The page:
This is the second of five posts from “Reminiscences of the Civil War: by Judge John W. Stevens, a Soldier in Hood’s Texas Brigade, Army of Northern Virginia.” Stevens served in the 5th Texas Infantry. He was wounded at Antietam and captured on the second day at Gettysburg. He was later a Judge in Hill County, Texas. This publication was from 1902.
This segment will talk about a very unique experience on South Mountain. And as always when I do these sorts of posts, the italicized text is Stevens’ writing, whereas my remarks will be in regular type, enclosed within [brackets].
The 5th Texas found themselves late in the day at the Battle of South Mountain (September 14th – three days before Antietam) near Fox’s Gap. They were to the north side of the gap (facing south), essentially between Fox’s and Turner’s Gaps.
Our brigade was maneuvered and moved from one point to another on the mountain up and down, all the evening under fire from both artillery and small arms, sometimes in very close proximity to the enemy, sometimes in full view of the charges and counter-charges made at different parts along the line of battle; but as my memory now reaches back, I am inclined to think that so far as results to either side it was not much of a battle. True, there was a constant roar of both small arms and artillery, but when night put a quietus to operations both armies seemed not to have accomplished anything further than to kill and wound a few of each other. [This is a rather scant view of the action at South Mountain. It was clearly a loss for the Confederates, though they held the gaps as darkness fell … and more than “a few of each other were killed or wounded. With just over 5,000 casualties (more than 1st Bull Run), it ranks about 33rd in terms of total casualties – it simply tends to get overlooked in the shadows of Antietam.]
Really, it was not a place to fight a battle and I suppose all Gen. Lee wished to do was to put a temporary check on McClellan, who was now in chief command of the federal troops once more, the great Bombastes – Furioso Pope having been bound up in red tape and decently laid away for the remainder of the war. [John Pope, who had commanded Federal forces at 2nd Bull Run just three weeks before Antietam, was an especially hated figure by the South. Having made many grandiloquent statements about what he would do to the Rebels, and verbalizing and promoting a concept of “hard war” affecting civilian populations, even the kindly Robert E. Lee called him a “miscreant.” The reference to him as the great Bombastes Furioso referred to an immensely popular 19th century comic opera that ridiculed the grandiose style of operas that was much in vogue at that time.]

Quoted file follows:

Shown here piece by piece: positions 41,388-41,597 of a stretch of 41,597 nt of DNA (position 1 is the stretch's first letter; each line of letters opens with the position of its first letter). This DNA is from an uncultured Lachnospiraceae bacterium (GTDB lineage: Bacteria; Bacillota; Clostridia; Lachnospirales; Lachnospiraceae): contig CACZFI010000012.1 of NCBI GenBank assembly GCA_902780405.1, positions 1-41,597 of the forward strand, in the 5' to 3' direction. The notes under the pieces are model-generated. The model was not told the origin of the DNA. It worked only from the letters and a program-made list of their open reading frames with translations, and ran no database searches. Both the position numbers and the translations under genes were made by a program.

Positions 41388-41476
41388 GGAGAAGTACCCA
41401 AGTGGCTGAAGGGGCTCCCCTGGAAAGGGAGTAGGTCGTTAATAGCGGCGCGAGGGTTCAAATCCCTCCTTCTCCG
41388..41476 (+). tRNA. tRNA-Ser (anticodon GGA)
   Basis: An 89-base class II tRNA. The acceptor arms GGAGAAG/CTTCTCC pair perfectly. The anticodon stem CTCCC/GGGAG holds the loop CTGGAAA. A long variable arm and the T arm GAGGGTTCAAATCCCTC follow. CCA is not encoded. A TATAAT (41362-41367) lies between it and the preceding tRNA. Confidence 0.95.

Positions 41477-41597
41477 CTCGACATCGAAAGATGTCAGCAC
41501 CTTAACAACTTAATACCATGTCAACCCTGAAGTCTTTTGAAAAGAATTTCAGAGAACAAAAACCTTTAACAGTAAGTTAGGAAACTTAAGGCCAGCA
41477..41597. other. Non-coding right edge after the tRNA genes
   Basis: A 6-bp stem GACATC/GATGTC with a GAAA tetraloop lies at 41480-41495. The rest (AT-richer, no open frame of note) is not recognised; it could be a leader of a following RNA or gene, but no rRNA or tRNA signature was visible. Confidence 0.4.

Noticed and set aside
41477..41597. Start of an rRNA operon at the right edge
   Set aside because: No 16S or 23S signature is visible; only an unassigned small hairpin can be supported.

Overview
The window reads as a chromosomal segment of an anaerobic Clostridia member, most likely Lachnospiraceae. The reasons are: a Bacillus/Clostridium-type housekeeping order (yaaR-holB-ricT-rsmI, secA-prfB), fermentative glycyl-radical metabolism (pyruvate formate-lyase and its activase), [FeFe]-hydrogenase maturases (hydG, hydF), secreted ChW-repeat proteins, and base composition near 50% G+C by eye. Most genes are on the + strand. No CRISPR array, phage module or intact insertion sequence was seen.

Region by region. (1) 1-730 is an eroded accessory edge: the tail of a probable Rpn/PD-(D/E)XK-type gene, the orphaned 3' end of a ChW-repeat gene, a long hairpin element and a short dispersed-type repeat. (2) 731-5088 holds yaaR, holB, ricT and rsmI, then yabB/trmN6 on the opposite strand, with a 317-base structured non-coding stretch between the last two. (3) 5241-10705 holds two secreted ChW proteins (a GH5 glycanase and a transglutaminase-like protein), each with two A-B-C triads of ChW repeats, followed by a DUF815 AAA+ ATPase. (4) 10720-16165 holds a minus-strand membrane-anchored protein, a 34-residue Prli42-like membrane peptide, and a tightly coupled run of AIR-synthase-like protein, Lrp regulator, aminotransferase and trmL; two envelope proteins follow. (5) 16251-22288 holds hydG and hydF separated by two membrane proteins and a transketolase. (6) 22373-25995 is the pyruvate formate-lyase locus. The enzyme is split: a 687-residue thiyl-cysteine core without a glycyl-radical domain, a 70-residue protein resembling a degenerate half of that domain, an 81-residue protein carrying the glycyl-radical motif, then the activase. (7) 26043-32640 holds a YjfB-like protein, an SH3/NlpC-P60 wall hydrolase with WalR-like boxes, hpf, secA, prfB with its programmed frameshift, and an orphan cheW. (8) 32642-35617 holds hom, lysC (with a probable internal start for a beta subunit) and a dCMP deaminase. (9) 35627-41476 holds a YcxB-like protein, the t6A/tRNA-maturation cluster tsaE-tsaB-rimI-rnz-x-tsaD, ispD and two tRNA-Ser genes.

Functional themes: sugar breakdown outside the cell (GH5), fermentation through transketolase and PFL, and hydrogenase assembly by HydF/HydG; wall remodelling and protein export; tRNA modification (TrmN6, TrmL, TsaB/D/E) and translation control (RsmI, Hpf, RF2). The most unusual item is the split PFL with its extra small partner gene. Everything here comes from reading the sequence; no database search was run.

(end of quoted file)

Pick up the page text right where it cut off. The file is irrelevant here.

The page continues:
Just after dark that night and when everything was as quiet as a graveyard, Col. B. F. Carter, of the Fourth Texas regiment, came to our regiment and called for two men, for what purpose I did not understand. This writer and another man were detailed and ordered to follow him. He carried us down the mountain some 300 or 400 yards from where we lay in line, through a thick brush to a fence on the side of the mountain. We were halted at the fence, beyond which was open ground, and about 100 yards beyond the fence was a line of Federals. Some were standing up, with the line officers on horseback, but the most of them were lying down. Myself and comrade were placed in the corner of the fence with our guns pointing through the cracks between the rails. When we were thus posted Col. Carter ordered us to remain there and watch the movements of the enemy, to keep very quiet, and if they should advance to wait until their line was within twenty feet of the fence and then fire and fall back in all possible haste to our command. [Col. Carter was mortally wounded at Gettysburg, dying in Virginia in September of 1863.]
We sat there I suppose for an hour, or possibly two hours, conversing in a whisper and calculating the chances of escape should they advance upon us and should we wait until they were within twenty feet of us before we fell back. Now, I want to say right here that I got the biggest scare of the war right there. It seemed to me that I got as large as an ox and it appeared to me that the enemy knew we were in that fence corner looking at them and that if they moved up there we were sure to be killed. A kind of nervous demoralization seemed to take complete control of me, but I was very careful to keep it concealed from my comrade.
I talked to him as though I wanted them to come so I could get to take deliberate aim at one and know I had killed him. (I found out a month later that my comrade was as bad, or worse scared than I was.) Did you ever walk through or near a graveyard when a boy and whistle to keep up your courage?
Finally the Yankee officer called in a low tone, “Attention!'” and they were all on their feet at once. ”Guide center; forward, march!” We thought they were coming toward us. Every hair on my head stood up like a porcupine’s quills. We could not tell for the life of us whether they were moving toward us or away from us until they had gone some twenty-five or thirty steps. Greatly to our relief, we found they were moving in an opposite direction. I never felt so happy in my life, and in a few minutes my scare went off and I felt like I could whip a whole line of Yanks, especially when they were out of my reach. We were soon called back to our command and about midnight we began what I suppose you might call a retreat. We moved toward Sharpsburg, crossing the Antietam river about sun up, and a little way after crossing it we formed a line of battle, between the town and river, about three miles from the Potomac. [Indeed the entire Confederate force fell off the mountain overnight. To call the Antietam a “river” is rather generous! Anyone who has driven through Fox’s Gap and knows the lay of the land in the region of which the author writes, can certainly picture and imagine this scene.]